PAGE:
Incompetence, not crassness, is the resigning matter

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The Independent Online

Among Donald Rumsfeld's many sins of omission and commission, his use of a machine to sign letters of condolence to the families of soldiers killed in Iraq may not be the most heinous. It is, of course, a public relations catastrophe, as Mr Rumsfeld appreciates. His immediate and very public promise to sign all such letters personally from now on shows a keen awareness of the damage done. Some 1,300 signatures over 20 months - the time that the US has been engaged in Iraq - would hardly have required the defence secretary to notch up multiple hours of overtime.

Among Donald Rumsfeld's many sins of omission and commission, his use of a machine to sign letters of condolence to the families of soldiers killed in Iraq may not be the most heinous. It is, of course, a public relations catastrophe, as Mr Rumsfeld appreciates. His immediate and very public promise to sign all such letters personally from now on shows a keen awareness of the damage done. Some 1,300 signatures over 20 months - the time that the US has been engaged in Iraq - would hardly have required the defence secretary to notch up multiple hours of overtime.

What makes the disclosure so threatening to Mr Rumsfeld, however, is that it sums up so much that has been wrong with his tenure at the Pentagon. When he first became Defence Secretary, his bluff outspokenness was seen as an asset. His dry humour and high-handedness on television made him a US media star - until the war in Iraq started to diverge from the desired script. His much-vaunted frankness was then exposed for what it was: complacency, insensitivity and arrogance, all laced with a large quotient of incompetence.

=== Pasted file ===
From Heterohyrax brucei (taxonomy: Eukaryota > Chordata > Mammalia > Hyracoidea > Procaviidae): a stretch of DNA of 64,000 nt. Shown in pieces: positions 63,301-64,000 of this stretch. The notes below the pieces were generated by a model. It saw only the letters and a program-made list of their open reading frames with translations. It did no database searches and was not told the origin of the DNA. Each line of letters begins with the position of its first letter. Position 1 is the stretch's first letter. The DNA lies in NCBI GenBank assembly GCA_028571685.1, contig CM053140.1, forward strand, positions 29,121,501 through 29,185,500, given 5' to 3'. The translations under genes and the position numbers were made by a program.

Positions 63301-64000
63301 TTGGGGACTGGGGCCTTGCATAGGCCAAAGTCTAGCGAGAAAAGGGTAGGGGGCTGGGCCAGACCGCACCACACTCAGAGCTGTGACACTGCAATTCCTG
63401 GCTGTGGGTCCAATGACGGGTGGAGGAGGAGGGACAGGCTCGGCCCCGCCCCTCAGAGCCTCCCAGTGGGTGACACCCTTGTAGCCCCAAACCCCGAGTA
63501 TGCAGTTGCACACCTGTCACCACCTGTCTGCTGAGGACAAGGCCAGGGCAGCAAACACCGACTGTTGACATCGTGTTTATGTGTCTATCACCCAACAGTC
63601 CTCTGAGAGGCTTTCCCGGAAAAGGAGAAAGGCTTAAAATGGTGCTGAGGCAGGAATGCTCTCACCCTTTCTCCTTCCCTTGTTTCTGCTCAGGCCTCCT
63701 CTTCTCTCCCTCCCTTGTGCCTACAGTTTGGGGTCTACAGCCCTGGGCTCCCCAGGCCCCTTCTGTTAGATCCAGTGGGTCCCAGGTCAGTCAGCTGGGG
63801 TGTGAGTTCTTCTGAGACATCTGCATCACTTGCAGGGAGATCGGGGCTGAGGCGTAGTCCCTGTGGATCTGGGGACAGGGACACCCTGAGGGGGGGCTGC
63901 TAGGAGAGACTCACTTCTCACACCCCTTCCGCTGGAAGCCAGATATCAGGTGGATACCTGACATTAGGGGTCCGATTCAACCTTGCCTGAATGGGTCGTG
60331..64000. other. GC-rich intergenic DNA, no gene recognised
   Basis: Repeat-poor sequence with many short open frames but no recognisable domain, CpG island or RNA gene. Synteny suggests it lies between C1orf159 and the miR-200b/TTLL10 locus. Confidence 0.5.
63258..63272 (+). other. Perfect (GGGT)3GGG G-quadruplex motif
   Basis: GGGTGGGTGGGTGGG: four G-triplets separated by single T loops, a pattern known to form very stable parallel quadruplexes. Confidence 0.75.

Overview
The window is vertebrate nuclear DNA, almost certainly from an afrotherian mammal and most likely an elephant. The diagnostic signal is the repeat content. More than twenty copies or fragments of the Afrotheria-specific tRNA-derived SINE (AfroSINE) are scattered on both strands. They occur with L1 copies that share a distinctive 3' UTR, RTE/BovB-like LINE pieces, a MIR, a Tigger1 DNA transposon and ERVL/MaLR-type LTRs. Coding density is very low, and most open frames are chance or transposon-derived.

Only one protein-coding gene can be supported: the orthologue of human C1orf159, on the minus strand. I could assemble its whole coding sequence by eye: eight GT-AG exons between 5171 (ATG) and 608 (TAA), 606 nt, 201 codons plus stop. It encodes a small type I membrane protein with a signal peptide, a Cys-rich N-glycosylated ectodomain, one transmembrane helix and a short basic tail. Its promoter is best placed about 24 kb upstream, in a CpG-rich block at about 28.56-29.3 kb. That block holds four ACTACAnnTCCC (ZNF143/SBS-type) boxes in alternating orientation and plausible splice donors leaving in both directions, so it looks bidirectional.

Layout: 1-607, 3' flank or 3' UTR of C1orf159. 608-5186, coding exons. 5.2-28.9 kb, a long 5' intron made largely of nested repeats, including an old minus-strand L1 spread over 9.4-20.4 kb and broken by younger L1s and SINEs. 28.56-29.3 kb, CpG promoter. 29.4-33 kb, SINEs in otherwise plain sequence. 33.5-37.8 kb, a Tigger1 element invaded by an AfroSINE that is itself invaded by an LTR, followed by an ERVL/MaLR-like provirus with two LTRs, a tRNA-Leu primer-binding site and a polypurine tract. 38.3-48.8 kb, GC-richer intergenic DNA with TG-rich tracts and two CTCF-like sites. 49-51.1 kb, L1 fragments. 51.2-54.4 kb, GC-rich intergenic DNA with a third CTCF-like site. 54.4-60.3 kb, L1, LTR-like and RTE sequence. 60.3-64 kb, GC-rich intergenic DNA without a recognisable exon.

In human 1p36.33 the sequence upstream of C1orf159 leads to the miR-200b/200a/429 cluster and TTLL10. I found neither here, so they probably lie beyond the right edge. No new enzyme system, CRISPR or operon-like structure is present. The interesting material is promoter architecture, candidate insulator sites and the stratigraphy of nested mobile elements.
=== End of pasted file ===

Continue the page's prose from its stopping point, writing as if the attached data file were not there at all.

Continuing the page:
His recent response to combat troops complaining of inadequate equipment - that it was essentially the military, not the politicians, that were at fault - was an outrage. Who was it but Mr Rumsfeld who had ridden roughshod over the top brass and gambled on a lighter, nimbler army to conquer Iraq? Now that the consequences of this cardinal error are plain, he is simply passing the buck down the ranks. As he did with the proven "fixing" of US air force contracts in favour of Boeing. As he did with the inflated contracts for Halliburton subsidiaries in Iraq. As he did with the unforgivable abuses at Abu Ghraib.

Any one of these failures would have been ample cause for the Defence Secretary to have offered his resignation and for the President to have accepted it. Instead, Mr Bush reappointed him and still praises him lavishly. Mr Rumsfeld is a liability to the standing of the Pentagon, a liability to the reputation of the US abroad and a liability to US troops in the field. That he is prepared to bluster on and that Mr Bush encourages him is an indictment of both men and their judgement.

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